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60 seconds with Jim Malvaso, Toyota

After his announcement to retire, Modern spends 60 seconds with lift truck supplier Toyota's Jim Malvaso.
By Bob Trebilcock, Executive Editor
February 01, 2012

Jim Malvaso
Title: Outgoing president & CEO, Toyota Material Handling North America
Location: Columbus, Ind.
Experience: 19 years in the lift truck industry
Primary Focus: Advance the quality and service levels of the organization to bring value to customers each and every day

Modern: When you look back at your career, what have been the most significant changes or developments in the lift truck industry?
Malvaso: The first thing that comes to mind is the use of electronics and software and what that’s allowed us to do with our equipment in terms of safety, performance, productivity and operator ergonomics. Those really have changed the expectation of what a lift truck can do. The second is the globalization of our market. First, our customer base reaches well out of North America.
And, not so long ago the major manufacturers were in Europe and North America. You’ve had consolidations that came together to form larger operations, like Toyota and Raymond, and Mitsubishi Caterpillar. But, we also have the Chinese and Koreans playing in the market.

Modern: Last year, there were several announcements regarding lift trucks and automation, including announcements from Raymond. How do you see the lift truck evolving in the coming years?
Malvaso: I am not a strong proponent of automation. I think a highly efficient lift truck with knowledgeable, well-trained operators delivers maximum productivity and maximum flexibility.  That said, the driver is the biggest expense in the operation of a lift truck. If you can reduce that expense by increasing the utilization of the truck or the productivity of the operator, that’s an advantage. For that reason, I think using the brains in the lift truck for data acquisition and management will be at the forefront of the industry for years to come.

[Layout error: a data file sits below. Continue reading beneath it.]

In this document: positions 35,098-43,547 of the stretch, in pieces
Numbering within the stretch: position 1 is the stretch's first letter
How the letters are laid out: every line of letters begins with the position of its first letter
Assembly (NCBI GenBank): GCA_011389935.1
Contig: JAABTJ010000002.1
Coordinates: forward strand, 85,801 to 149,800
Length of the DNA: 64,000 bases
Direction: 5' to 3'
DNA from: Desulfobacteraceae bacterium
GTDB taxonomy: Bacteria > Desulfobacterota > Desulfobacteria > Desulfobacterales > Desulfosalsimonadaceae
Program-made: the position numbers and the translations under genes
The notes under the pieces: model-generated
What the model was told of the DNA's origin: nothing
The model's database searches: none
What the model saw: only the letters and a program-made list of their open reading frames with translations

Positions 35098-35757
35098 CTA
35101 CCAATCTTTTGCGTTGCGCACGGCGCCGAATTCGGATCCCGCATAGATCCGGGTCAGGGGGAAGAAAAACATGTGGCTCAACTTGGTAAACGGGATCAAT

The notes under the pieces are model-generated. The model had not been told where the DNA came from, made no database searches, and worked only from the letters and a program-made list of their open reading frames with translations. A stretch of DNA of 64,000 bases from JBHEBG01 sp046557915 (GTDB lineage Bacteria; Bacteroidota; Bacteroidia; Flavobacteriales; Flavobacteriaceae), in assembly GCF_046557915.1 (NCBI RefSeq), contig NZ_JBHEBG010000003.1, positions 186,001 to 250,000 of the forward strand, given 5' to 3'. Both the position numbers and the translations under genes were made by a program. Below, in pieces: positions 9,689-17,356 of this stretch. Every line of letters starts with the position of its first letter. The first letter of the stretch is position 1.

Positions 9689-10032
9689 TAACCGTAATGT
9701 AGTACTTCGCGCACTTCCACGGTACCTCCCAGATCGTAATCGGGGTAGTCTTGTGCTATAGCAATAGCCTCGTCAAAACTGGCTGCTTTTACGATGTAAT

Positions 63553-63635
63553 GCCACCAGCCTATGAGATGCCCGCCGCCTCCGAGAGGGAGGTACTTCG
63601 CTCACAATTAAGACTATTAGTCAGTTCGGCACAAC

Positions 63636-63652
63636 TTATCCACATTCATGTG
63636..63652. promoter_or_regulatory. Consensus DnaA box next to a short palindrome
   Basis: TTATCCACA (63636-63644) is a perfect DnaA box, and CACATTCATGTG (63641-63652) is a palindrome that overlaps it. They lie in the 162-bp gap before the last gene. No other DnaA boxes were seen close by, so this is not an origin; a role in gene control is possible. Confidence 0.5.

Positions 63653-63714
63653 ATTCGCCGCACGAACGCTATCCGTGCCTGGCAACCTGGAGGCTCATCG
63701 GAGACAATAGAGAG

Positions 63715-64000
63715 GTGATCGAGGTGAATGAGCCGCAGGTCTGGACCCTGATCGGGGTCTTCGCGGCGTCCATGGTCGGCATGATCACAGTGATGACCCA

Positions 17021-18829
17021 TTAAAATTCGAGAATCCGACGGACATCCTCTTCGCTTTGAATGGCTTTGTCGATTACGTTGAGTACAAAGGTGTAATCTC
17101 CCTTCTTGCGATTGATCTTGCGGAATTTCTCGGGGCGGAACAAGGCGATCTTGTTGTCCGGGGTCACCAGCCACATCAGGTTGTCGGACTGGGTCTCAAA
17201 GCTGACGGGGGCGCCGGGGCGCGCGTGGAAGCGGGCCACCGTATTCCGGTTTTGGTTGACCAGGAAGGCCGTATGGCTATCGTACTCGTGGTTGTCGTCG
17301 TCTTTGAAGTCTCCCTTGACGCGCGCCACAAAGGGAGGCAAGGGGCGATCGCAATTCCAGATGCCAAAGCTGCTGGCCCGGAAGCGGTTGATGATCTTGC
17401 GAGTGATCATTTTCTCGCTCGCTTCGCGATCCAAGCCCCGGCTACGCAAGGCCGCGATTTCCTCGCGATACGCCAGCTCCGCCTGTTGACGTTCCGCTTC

Wouldn’t it be nice to know that the lift truck is traveling 80% of the time and only lifting 20% of the time? Tie that into your WMS, and it might tell you something about how your warehouse is slotted. Wouldn’t it be nice to know about battery charging on the fly so you can do something on a predictive basis rather than wait until the battery is dead?
I think you’re going to see more and better uses of the data being collected by lift trucks in the future.

Modern: After so many years working in the industry, what’s next?
Malvaso: I feel strongly that our industry needs to push for fair trade policies and not just free trade policies. If we want to sell a lift truck in China, there is a 9% tariff, the truck has to go through extensive certifications and their currency is undervalued by 25% to 30%. If the Chinese want to sell a lift truck here, there are no certifications.
I want us to be a strong manufacturing country again and our free trade policies are not conducive to that. I have spoken to many Senators about this in recent months and want to continue to push that issue. I’m also concerned that the lift truck has become a commodity. As an industry, we need to promote the value we bring to our customers because of our experience with manufacturing and warehousing customers. We need to continue to establish the pride of who we are and what we do. We are a valuable cog in this industrial machine, and we need to maintain pride in who we are and what we do. 

Lift trucks: Malvaso to retire; Wood named successor at Toyota
Toyota Material Handling North America (TMHNA), a leading lift truck company in North America, today announced the retirement of its president and CEO, James J. Malvaso, effective April 1, 2012.

About the Author

Bob Trebilcock
Executive Editor

Bob Trebilcock, executive editor, has covered materials handling, technology and supply chain topics for Modern Materials Handling since 1984. More recently, Trebilcock became editorial director of Supply Chain Management Review. A graduate of Bowling Green State University, Trebilcock lives in Keene, NH. He can be reached at 603-357-0484.


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